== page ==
Working at a construction site is loud, dirty, and often dangerous. Roadside construction workers deal with the added risk of being struck by car or truck as it passes through a work zone, its driver unaware or ignoring flags, cones, or other warnings.
(At right: Doctoral student Kristen Hines and Professor Tom Martin, both with the Bradley Department of Electrical and Computer Engineering, discuss the current version of the InZoneAlert. These sensors are about the size of a cellphone. Future incarnations could be smaller than a pack of gum, Hines says.)
Fatalities happen: 579 people were killed in highway work-zone related incidents in 2013, according to the American Road & Transportation Builders Association.
Virginia Tech researchers want to cut that statistic by combining ever-shrinking radio sensors that construction workers can wear on or inside vests with connected vehicle technology that allows cars to “talk” to one another, roadside infrastructure, and personal electronics such as mobile phones.
The idea: If a collision is about to occur between a vehicle and a worker, the vest can warn the worker in a matter of seconds, thus saving a life. Likewise, the motorist will receive a dashboard notification. The instantaneous alert is possible by short-range communication.
“Any warning we can give them is better than no warning at all,” said Kristen Hines of Clarksville, Tennessee, and a doctoral student with the Bradley Department of Electrical and Computer Engineering, who is helping lead the combined effort of the College of Engineering and the Virginia Tech Transportation Institute.
The size of a pack of gum
The InZoneAlert vest has seen numerous changes in its design and intended use. As of 2014, the vest portion of the alert system — which incorporates GPS tracking — had evolved from that of a backpack-sized apparatus to the size of a cell phone. New incarnations could shrink it to the size of a pack of gum.
The vest or similar clothing with GPS-oriented dedicated short-range radio could have wide-ranging uses.
Not just construction workers
“There are a lot of roadside workers who are not necessarily on construction sites who could benefit from such a warning,” said Tom Martin, a professor with the College of Engineering who researches “smart” clothing — that is, wearable items with woven-in electronic components that can provide data such as a person’s movements. “There are folks monitoring the status of interstates, policemen [and] first responders. Anyone who has to be out on the interstate with passing vehicles could benefit from an individualized warning.”
Martin started the effort in 2013 with then-doctoral student Jason Forsyth, who graduated in 2015 with a doctorate in computer engineering and is on faculty at York College in Pennsylvania.
The team wants to make the InZoneAlert vest user-friendly, part of a worker’s established uniform or equipment. The alert itself also must be distinct but not jarring.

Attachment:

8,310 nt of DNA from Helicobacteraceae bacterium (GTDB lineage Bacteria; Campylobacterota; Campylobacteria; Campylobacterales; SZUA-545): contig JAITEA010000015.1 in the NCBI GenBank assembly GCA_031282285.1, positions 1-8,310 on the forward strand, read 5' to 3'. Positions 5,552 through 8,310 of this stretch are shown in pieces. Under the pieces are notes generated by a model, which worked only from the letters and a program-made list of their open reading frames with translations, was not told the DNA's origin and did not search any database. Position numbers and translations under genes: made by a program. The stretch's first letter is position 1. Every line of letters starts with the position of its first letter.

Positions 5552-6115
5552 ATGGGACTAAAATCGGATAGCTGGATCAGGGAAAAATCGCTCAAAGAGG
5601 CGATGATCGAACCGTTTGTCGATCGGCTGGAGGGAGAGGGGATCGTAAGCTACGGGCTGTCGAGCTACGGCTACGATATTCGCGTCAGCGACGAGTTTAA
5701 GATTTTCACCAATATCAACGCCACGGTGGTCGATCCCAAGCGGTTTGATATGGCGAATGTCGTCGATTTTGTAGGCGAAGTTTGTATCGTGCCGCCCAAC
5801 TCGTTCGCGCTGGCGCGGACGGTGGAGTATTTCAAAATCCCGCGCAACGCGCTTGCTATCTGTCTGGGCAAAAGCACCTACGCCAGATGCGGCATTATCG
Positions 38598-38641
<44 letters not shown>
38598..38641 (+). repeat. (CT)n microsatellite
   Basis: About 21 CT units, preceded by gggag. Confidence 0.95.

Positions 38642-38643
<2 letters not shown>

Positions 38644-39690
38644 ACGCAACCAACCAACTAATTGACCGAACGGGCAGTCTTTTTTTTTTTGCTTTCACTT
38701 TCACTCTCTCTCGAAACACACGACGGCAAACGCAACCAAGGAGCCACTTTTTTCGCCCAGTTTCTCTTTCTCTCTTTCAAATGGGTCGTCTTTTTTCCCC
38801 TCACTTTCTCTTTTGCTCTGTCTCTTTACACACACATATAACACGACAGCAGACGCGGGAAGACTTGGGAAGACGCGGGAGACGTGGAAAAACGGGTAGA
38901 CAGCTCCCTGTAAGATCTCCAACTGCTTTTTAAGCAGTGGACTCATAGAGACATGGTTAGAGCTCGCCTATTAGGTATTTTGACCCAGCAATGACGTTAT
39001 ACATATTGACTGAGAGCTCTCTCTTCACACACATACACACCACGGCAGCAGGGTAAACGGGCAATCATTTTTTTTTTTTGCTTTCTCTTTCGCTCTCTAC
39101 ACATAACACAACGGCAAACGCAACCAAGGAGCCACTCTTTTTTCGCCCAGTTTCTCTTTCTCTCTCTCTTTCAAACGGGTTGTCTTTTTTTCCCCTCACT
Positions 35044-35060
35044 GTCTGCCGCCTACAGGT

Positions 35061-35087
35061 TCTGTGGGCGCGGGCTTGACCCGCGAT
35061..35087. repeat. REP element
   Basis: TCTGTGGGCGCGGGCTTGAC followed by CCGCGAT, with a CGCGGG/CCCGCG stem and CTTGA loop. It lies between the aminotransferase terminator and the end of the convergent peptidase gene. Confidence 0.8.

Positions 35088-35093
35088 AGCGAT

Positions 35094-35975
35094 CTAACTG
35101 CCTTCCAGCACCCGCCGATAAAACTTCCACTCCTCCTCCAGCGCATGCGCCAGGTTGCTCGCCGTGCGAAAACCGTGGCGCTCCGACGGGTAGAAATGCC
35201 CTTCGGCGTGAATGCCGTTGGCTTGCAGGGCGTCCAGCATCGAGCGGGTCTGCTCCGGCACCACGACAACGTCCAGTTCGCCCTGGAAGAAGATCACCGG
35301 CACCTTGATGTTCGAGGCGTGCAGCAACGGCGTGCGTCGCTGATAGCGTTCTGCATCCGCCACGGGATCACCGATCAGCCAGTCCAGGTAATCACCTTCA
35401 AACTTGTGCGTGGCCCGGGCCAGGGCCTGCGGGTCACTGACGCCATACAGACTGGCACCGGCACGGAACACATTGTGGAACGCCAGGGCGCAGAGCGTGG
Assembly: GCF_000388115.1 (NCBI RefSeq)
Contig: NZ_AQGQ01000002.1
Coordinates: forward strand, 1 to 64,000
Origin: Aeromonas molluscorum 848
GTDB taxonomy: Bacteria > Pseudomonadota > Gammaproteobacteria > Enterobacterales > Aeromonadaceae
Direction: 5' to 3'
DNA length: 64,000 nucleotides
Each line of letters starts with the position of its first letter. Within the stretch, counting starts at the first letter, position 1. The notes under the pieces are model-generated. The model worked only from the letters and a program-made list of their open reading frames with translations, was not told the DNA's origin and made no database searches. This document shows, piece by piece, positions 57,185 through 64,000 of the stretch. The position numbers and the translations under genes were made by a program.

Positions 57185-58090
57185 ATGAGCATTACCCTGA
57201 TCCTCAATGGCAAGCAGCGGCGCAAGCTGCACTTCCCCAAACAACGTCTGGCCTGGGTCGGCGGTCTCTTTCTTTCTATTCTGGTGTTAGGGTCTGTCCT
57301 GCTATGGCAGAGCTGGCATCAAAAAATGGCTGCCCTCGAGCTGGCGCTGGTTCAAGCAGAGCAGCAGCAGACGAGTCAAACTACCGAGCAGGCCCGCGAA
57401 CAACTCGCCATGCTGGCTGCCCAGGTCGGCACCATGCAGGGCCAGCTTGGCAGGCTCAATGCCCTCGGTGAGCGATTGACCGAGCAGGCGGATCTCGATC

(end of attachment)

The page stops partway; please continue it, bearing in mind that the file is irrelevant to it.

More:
No false alarms
“We don’t want to add to their cognitive load,” said Martin. “We don’t want to give them false alarms. We just want to give them a few seconds notice to know that someone is coming toward them and then give them a chance to get out of the way.”
In early tests of the InZoneAlert system, Martin said predictions for potential vehicle-worker conflicts met a 90 percent success rate.
Various alerts are being tested and must work within a loud, tough, dirty, and busy construction site.
“One possible way to get over that challenge is to use other things that the worker is using,” said Hines. “Let’s take the hearing protection for example. The auditory alert could be placed inside of the hearing protection in a work zone, which means that it can always be heard over everything. Another possible way is to include other alerting methods, such as tactile alerts that use a person’s sense of touch. This ranges from vibrations or your clothing suddenly shrinking on you [or] cuffs compressing.”
Testing in the real world
The Virginia Tech Transportation Institute will be key in testing the vest in real-world demonstrations that involve highway-speed traffic. The institute already is spearheading work on vehicle-to-vehicle to vehicle-to-infrastructure communication at the Virginia Smart Road in Blacksburg, as well as the Interstate 64 corridor near Fairfax, Virginia. Closed-course tests would occur on the Smart Road.
“We have been simulating the concept in demos done on the Smart Road along with other applications such as animal detection, collision avoidance, etc.,” saidAndy Alden, a researcher with the institute.
Funding for the project has so far comes from inside the College of Engineering, transportation institute, and Virginia Tech’s Institute for Creativity, Arts, and Technology, the latter of which Martin is associate director. The researchers are seeking support from the federal and Virginia units of the Department of Transportation.
“Roadside deaths are a major problem and the advent of connected vehicle [technology] has opened up new opportunities for a technical solution that will save lives,” said Alden, adding that with proper investment, the vest could start appearing along highways within five years.